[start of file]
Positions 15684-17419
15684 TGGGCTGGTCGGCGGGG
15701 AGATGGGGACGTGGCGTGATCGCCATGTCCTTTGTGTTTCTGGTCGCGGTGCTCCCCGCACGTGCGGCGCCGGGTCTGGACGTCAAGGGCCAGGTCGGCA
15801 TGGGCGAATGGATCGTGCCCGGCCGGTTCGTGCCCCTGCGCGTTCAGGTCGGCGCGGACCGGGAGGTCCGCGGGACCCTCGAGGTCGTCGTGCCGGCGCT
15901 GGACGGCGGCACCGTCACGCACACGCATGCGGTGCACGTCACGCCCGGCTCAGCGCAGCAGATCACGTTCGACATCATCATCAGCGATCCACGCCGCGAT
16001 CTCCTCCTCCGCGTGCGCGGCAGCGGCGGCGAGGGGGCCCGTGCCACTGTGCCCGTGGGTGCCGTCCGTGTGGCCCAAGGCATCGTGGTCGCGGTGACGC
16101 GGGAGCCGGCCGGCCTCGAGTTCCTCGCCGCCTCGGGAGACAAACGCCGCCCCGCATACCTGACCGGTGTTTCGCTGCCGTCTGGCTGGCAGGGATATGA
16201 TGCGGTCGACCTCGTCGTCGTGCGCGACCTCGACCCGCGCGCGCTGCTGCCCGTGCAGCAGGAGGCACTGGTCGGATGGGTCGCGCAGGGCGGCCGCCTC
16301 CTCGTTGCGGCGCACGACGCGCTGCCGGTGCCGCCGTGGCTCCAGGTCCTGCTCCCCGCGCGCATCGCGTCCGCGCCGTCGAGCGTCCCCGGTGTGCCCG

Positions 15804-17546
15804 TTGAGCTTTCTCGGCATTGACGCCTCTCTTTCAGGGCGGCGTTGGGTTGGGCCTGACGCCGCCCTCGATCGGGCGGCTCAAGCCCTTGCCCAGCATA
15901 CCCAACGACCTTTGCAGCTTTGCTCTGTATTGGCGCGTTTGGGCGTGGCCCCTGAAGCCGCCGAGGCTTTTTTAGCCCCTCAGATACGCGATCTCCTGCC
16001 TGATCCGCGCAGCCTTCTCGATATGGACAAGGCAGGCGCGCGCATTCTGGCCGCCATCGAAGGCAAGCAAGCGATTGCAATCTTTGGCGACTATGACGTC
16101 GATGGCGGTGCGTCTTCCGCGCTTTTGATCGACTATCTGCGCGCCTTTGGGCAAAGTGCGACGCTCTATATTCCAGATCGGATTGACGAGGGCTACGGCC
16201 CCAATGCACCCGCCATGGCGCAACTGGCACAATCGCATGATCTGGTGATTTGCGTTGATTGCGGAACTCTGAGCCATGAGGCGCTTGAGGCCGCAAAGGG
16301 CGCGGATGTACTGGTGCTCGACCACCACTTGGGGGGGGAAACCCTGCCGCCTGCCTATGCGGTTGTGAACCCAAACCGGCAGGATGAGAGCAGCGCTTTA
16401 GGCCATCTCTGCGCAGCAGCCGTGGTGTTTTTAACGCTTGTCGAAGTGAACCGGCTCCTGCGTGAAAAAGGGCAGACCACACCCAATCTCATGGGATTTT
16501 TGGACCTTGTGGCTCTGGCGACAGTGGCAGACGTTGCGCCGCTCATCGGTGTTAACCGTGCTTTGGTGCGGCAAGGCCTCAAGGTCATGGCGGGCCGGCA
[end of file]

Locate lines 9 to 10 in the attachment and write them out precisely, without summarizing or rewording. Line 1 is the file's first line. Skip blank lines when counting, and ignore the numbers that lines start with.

16301 CTCGTTGCGGCGCACGACGCGCTGCCGGTGCCGCCGTGGCTCCAGGTCCTGCTCCCCGCGCGCATCGCGTCCGCGCCGTCGAGCGTCCCCGGTGTGCCCG

Positions 15804-17546